turn eleven, when the war is over. The blacks laugh at me when they see me stripped naked after swimming or tennis, when my shoulders and arms are angry sunburnt red.
"Argh! I smell roasting pork!" they shriek.
"Who fried the bacon?"
My God, I am the wrong color. The way I am burned by the sun,
scorched by flinging sand, prickled by heat. The way my skin erupts in miniature volcanoes of protest in the presence of tsetse flies,
mosquitoes, ticks. The way I stand out against the khaki bush like a large marshmallow to a gook with a gun. White. African. White-African.
"But what are you?" I am asked over and over again.
"Where are you from originally?"
I began then, embarking from a hot, dry boat.
Blinking bewildered from the sausage-gut of a train.
Arriving in Rhodesia, Africa. From Derbyshire, England. I was two years old, startled and speaking toddler English. Lungs shocked by thick, hot, humid air. Senses crushed under the weight of so many stimuli.
I say, "I'm African." But not black.
And I say, "I was born in England," by mistake.
But, "I have lived in Rhodesia (which is now Zimbabwe) and in Malawi
(which used to be Nyasaland) and in Zambia (which used to be Northern
And I add, "Now I live in America," through marriage.
And (full disclosure), "But my parents were born of Scottish and
What does that make me?
Mum doesn't know who she is, either.
She stayed up all night once listening to Scottish music and crying.
"This music"-her nose twitches-"is so beautiful. It makes me homesick."
Mum has lived in Africa all but three years of her life.
"But this is your home."
"But my heart"-Mum attempts to thump her chest-"is Scottish."
Oh, fergodsake. "You hated England," I point out.
Mum nods, her head swinging, like a chicken with a broken neck.
"You're right," she says. "But I love Scotland."
"What," I ask, challenging, "do you love about Scotland?"
"Oh the . . . the . . ." Mum frowns at me, checks to see if I'm tricking her. "The music," she says at last, and starts to weep again. Mum hates Scotland. She hates drunk-driving laws and the cold.
The cold makes her cry, and then she comes down with malaria.
Her eyes are half-mast. That's what my sister and I call it when Mum is drunk and her eyelids droop. Half-mast eyes. Like the flag at the post office whenever someone important dies, which in Zambia, with one thing and another, is every other week. Mum stares out at the home paddocks where the cattle are coming in for their evening water to the trough near the stables. The sun is full and heavy over the hills that describe the Zambia-Zaire border. "Have a drink with me,
Bobo," she offers. She tries to pat the chair next to hers, misses,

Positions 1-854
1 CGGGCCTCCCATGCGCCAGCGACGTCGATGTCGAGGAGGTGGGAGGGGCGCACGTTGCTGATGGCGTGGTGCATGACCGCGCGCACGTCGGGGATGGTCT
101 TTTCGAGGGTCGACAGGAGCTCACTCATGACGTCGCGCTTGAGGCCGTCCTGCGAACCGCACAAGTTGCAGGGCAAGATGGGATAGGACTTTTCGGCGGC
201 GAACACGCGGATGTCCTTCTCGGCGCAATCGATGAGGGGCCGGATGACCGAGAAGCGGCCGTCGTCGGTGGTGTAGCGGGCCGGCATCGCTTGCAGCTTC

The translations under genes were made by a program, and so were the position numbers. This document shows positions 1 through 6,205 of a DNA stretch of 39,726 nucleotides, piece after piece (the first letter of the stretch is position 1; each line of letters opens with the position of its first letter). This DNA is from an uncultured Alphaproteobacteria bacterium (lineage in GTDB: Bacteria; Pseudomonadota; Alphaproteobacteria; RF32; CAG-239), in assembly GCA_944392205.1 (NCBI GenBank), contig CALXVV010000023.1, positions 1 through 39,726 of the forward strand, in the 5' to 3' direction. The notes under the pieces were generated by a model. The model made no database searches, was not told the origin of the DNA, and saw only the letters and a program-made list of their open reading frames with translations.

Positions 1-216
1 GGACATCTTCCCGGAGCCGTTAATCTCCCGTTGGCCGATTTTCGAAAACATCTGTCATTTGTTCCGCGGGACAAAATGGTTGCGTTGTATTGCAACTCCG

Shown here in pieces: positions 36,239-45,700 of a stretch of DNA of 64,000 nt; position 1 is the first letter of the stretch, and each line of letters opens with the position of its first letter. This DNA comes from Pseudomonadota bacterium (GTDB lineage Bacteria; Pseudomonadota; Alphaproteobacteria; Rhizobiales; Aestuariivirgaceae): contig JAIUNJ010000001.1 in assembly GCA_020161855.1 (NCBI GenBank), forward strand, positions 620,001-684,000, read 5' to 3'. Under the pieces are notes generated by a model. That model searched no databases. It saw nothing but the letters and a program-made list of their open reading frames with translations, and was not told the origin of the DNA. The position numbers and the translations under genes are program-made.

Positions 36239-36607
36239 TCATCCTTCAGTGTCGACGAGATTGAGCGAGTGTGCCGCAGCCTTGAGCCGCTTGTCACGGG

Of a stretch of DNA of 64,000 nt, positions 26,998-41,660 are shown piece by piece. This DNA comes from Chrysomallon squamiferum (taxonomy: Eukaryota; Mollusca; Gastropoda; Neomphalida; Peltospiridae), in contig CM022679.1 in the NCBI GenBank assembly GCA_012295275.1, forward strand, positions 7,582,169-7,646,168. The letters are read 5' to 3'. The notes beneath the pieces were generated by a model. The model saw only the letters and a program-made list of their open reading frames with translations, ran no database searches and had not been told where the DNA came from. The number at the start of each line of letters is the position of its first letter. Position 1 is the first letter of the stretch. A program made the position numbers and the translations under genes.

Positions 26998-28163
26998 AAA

and feebly slaps the air, her arm like a broken wing.
I shake my head. Ordinarily I don't mind getting softly drunk next to the slowly collapsing heap that is Mum, but I have to go back to boarding school the next day, nine hours by pickup across the border to Zimbabwe. "I need to pack, Mum."
That afternoon Mum had spent hours wrapping thirty feet of electric wire around the trees in the garden so that she could pick up the
World Service of the BBC. The signature tune crackled over the syrup-yellow four o'clock light just as the sun was starting to hang above the top of the msasa trees. " 'Lillibulero,' " Mum said.
"You're not Irish," I pointed out.
She said, "Never said I was." And then, follow-on thought, "Where's the whisky?"
We must have heard "Lillibulero" thousands of times. Maybe millions.
Before and after every news broadcast. At the top of every hour.
Spluttering with static over the garden at home; incongruous from the branches of acacia trees in campsites we have set up in the bush across the countryside; singing from the bathroom in the evening.
But you never know what will set Mum off. Maybe it was "Lillibulero"
coinciding with the end of the afternoon, which is a rich, sweet,
cooling, melancholy time of day.
"Your Dad was English originally," I tell her, not liking the way this is going.
She said, "It doesn't count. Scottish blood cancels English blood."
By the time she has drunk a quarter of a bottle of whisky, we have lost reception from Bush House in London and the radio hisses to itself from under its fringe of bougainvillea. Mum has pulled out her old Scottish records. There are three of them. Three records of men in kilts playing bagpipes. The photographs show them marching blindly
(how do they see under those dead-bear hats?) down misty Scottish cobbled streets, their faces completely blocked by their massive instruments. Mum turns the music up as loud as it will go, takes the whisky out to the veranda, and sits cross-legged on a picnic chair,
humming and staring out at the night-blanketed farm.
This cross-leggedness is a hangover from the brief period in Mum's life when she took up yoga from a book. Which was better than the brief period in her life in which she explored the possibility of converting to the Jehovah's Witnesses. And better than the time she bought a book on belly-dancing at a rummage sale and tried out her techniques on every bar north of the Limpopo River and south of the equator.